...Poor parents raise poor students who get poor grades and are poor when they have kids. Until we figure out how to deal with that and take some action to stop it, it's a cycle that will go on for a long time.James Campbell showed about four decades ago that it is possible to interrupt this vicious cycle and that the Catholic schools of his time were particularly effective at doing so. He also showed that no matter what happened or failed to happen in schools, the parental home has a lasting and dominant influence, conditioning whether the child thinks that it is socially acceptable to excel academically. That cultural factor figures hugely; see Sara Lawrence-Lightfoot, The Good High School: Portraits of Character and Culture.
“The truth is, we know so little about life, we don’t really know what the good news is and what the bad news is.” Kurt Vonnegut

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#45

Post by GCharlotte » Mon Jun 24, 2013 5:21 pm

I think those practicing law in California should think twice about making SCOTUS mad. I'm pretty sure they just bench slapped the 9th and basically told them to get on with an execution.(my opinion)

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#46

Post by esseff44 » Mon Jun 24, 2013 5:53 pm

The University of California experience after affirmative action was banned by Proposition 209 may be instructive: Oakland Tribune June 24, 2013 [link]"Affirmative action ban at UC, 15 years later",http://www.mercurynews.com/breaking-new ... ears-later[/link]Proposition 209 -- approved in 1996 -- instantly changed the odds for black, Latino and Native American students vying for a spot in the selective University of California system. The change was felt most acutely at UC Berkeley and UCLA, two of the nation's most competitive and prestigious public universities.At Cal, the freshman admission rates for those three groups plunged by more than 50 percent between 1997 and 1998, the year the ban took effect -- from 45 percent to 20 percent. The proportion of black freshmen fell by half, to 3.4 percent of the class.Despite outreach programs for low-income students, more available spots, a policy to admit the top 9 percent of each high school class and an elaborate selection process that takes into account students' backgrounds, the "underrepresented minorities" in the University of California's nine undergraduate campuses remain decidedly underrepresented.[reports on gains of admissions from low-income families]Still, UC officials acknowledge that those gains have not kept pace with the growing numbers of poor and Latino high school students. And as the system becomes increasingly more competitive, Scott and other observers worry that students from low-performing high schools will find it even harder to gain admission.Poverty does not do its damage only at the level of the family. It also damages at the level of the neighborhood, school district, and county. Students with a latent high potential to perform well in UC's excellent campuses will suffer the consequences of having attended low-performing high schools. Those schools may spend more per-pupil than better-performing schools (we see that in Connecticut), so money alone is not the answer. It may not even be the main answer.The problem requires more than "solving" the problem of the imbalance of historically underrepresented minorities in the nation's colleges and universities. It in fact requires starting at the beginning with inferior grade schools, middle schools, and high schools. The universities can only do so much.There is that experience, but IIRC, there were also studies that show a higher percentage of those underrepresented groups were making it to a degree and graduate school. Too many of the students admitted that were not adequately prepared for college level work dropped out along the way or failed to pass the courses at a college level. It still goes back to early childhood education and the culture the child is exposed to as he is growing up, the amount of parental and self-discipline and the kind of peer pressure exerted on them. It is much more that just admissions. The before and after are just as important if not more.Yesterday there was a news item about about an initiative in the Oakland schools system to double the number of 3rd grader reading at grade level before they pass them on up. It was a comprehensive program that included parentss and much more.[/break1]kqed.org/americangraduate/2013/06/17/new-initiative-aims-to-double-percentage-of-oakland-youth-reading-on-grade-level-by-the-end-of-third-grade-by-2020/]http://blogs.kqed.org/americangraduate/ ... e-by-2020/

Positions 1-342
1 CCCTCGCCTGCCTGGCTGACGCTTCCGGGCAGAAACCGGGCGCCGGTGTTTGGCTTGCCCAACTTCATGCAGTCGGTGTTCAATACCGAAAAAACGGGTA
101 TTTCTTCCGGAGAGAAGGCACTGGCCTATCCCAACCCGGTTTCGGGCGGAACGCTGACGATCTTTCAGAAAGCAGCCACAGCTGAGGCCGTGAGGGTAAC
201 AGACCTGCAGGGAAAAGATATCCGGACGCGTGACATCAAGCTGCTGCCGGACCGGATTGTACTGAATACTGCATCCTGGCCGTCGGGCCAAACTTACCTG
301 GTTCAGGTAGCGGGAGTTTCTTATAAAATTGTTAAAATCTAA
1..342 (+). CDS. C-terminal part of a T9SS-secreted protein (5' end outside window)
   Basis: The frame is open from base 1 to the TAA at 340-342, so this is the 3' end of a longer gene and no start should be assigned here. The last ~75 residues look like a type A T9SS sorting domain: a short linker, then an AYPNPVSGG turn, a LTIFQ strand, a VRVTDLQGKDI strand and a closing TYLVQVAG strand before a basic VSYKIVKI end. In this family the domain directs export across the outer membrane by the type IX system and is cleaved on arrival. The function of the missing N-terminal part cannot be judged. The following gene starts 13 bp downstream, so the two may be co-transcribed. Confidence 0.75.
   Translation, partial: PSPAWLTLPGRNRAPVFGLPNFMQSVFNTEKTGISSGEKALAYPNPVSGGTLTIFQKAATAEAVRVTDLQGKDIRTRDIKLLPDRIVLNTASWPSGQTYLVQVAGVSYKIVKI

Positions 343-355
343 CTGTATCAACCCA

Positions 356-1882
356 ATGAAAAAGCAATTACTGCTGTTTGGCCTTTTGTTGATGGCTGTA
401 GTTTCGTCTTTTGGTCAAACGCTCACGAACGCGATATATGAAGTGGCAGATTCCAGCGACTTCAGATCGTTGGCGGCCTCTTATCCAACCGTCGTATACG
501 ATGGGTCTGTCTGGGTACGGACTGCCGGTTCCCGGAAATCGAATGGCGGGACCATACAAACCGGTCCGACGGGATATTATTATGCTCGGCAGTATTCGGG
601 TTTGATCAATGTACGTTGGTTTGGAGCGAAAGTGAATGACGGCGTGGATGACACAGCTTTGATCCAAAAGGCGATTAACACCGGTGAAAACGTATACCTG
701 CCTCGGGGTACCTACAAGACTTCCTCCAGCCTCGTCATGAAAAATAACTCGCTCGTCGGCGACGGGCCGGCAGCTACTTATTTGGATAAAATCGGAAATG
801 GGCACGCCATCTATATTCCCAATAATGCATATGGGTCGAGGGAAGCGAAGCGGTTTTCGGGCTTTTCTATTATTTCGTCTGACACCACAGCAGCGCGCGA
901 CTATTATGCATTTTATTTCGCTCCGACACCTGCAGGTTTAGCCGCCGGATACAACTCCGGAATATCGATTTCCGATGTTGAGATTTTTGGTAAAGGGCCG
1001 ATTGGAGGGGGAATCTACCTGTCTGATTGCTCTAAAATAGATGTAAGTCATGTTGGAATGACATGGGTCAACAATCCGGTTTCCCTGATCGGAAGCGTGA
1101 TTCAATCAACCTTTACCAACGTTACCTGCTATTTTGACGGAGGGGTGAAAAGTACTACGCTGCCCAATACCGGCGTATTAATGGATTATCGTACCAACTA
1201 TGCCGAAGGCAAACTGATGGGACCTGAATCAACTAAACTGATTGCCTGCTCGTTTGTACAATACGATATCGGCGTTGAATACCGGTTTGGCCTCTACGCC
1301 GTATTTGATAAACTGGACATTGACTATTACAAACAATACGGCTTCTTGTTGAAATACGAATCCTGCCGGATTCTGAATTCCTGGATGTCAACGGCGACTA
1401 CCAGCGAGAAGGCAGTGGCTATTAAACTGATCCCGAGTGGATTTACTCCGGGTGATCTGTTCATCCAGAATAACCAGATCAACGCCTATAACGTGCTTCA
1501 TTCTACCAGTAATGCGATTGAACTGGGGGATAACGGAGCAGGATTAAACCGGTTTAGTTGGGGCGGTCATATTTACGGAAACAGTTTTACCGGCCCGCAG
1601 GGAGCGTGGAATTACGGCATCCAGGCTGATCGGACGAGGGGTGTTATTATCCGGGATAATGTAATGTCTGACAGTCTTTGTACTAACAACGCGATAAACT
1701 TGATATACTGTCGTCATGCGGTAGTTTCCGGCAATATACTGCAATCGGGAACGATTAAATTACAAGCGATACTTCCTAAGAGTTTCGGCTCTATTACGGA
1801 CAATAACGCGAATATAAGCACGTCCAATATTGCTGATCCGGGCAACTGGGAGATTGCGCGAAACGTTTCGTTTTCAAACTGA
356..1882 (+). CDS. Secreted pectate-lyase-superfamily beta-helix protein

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#47

Post by TollandRCR » Mon Jun 24, 2013 6:21 pm

One of the findings of the sociologists of the 1960s-1970s was that a good predictor of the success of children in school was whether there were books (not including the Bible) in the house. Culture matters a lot; that is what Lawrence-Lightfoot mostly emphasizes.
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#48

Post by bob » Mon Jun 24, 2013 8:22 pm

You might not get Berkeley, you might have to settle for [ . . . ] UCLA :o -xx